Related topics: drug · cells · bacteria · protein

Space travel and your joints

A novel Henry Ford Hospital study of mice aboard a Russian spaceflight may raise an intriguing question for the astronauts of tomorrow: Could traveling in space be bad for your joints?

TSU physicists are investigating the effects of radiation on DNA

Scientists from TSU's Laboratory of Experimental High Energy Physics and their colleagues from the University of Bordeaux are studying new ways of modeling the effects of low doses of radiation at the cellular level. For ...

Overfed bacteria make people sick

Since the end of the Second World War, along with the growing prosperity and the associated changes in lifestyle, numerous new and civilisation-related disease patterns have developed in today's industrialised nations. Examples ...

Blood and sweat take training app to the next level

Last year about 1,000 runners were forced to quit the Stockholm Marathon due to extreme hot temperatures and the difficulty in staying hydrated. Researchers at KTH Royal Institute of Technology have developed a multifaceted ...

Human ancestors were 'grounded,' new analysis shows

African apes adapted to living on the ground, a finding that indicates human evolved from an ancestor not limited to tree or other elevated habitats. The analysis adds a new chapter to evolution, shedding additional light ...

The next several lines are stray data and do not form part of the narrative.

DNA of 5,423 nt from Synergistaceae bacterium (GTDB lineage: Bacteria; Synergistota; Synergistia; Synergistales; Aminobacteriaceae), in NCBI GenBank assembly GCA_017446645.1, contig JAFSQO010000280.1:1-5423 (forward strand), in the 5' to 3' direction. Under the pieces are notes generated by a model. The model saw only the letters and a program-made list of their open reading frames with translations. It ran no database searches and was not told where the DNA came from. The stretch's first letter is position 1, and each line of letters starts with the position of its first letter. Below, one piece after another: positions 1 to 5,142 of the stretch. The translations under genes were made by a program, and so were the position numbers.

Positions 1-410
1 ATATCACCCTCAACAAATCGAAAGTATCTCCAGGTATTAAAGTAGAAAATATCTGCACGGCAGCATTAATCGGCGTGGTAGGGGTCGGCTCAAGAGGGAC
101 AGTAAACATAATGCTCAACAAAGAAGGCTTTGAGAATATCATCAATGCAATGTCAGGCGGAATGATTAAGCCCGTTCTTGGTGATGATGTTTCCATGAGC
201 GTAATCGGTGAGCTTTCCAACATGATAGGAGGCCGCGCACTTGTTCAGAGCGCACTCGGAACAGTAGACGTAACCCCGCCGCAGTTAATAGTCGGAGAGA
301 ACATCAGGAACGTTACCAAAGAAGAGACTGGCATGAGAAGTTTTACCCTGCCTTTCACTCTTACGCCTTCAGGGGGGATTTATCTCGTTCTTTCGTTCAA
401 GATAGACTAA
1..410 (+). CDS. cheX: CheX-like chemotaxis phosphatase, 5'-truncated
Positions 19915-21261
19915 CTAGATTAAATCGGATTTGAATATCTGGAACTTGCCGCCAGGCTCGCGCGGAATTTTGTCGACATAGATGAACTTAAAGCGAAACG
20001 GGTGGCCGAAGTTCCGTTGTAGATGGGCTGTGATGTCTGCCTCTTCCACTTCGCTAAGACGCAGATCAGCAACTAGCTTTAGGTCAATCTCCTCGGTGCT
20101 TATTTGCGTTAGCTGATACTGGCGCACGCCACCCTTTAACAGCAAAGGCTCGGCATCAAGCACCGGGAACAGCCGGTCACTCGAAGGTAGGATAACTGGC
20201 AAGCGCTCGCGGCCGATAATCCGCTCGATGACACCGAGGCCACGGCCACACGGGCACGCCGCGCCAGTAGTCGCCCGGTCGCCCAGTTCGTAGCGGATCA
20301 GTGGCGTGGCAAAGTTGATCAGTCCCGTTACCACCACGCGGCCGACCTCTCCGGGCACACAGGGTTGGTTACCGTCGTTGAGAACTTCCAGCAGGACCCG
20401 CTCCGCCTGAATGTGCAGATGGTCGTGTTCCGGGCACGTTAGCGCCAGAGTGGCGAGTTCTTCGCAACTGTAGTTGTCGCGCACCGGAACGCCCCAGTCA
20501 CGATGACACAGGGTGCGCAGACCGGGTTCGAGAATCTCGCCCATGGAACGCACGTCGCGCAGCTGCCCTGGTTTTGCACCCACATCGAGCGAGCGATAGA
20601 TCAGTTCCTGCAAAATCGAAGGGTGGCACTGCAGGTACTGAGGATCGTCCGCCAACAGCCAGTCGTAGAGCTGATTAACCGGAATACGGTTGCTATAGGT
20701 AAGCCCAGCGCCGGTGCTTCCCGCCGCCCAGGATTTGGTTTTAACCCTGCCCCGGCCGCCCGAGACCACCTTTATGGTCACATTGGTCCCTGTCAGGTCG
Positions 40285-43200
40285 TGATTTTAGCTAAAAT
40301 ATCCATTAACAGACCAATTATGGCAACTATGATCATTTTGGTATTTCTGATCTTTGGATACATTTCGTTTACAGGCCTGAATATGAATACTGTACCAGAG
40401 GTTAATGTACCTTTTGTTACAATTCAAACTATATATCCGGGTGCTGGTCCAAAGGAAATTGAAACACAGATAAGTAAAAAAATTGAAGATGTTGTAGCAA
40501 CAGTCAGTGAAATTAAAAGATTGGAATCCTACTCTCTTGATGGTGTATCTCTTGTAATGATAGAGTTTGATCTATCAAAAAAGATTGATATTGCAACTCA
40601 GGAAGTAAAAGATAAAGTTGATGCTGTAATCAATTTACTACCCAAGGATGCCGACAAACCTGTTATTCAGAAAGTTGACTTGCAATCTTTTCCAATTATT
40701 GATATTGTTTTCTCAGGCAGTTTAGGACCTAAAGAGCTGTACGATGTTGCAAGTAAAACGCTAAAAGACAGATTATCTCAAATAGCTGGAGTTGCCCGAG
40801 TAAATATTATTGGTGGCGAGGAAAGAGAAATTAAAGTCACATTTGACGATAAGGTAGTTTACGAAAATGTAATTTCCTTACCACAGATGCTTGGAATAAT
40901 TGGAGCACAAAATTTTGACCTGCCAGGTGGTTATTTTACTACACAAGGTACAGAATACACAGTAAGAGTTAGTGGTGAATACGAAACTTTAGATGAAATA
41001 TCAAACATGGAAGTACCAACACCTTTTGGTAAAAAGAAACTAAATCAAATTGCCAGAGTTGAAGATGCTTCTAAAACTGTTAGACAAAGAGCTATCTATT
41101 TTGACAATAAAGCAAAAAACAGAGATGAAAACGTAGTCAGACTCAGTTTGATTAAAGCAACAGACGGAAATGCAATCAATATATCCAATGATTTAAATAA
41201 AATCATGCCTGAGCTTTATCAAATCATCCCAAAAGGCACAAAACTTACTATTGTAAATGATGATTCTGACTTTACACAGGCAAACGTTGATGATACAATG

Novel method could help produce purer, safer drugs

Physics and Chemistry scholars from Hong Kong Baptist University (HKBU) have invented a new method that could speed up the drug discovery process and lead to the production of higher quality medicinal drugs which are purer ...

'Nanofiber yarn' makes for stretchy, protective artificial tissue

The human body is held together by an intricate cable system of tendons and muscles, engineered by nature to be tough and highly stretchable. An injury to any of these tissues, particularly in a major joint like the shoulder ...

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Human body

The human body is the entire structure of a human organism, and consists of a head, neck, torso, two arms and two legs. By the time the human reaches adulthood, the body consists of close to 10 trillion cells, the basic unit of life. Groups of cells combine and work in tandem to form tissue, which combines to form organs, which work together to form organ systems.

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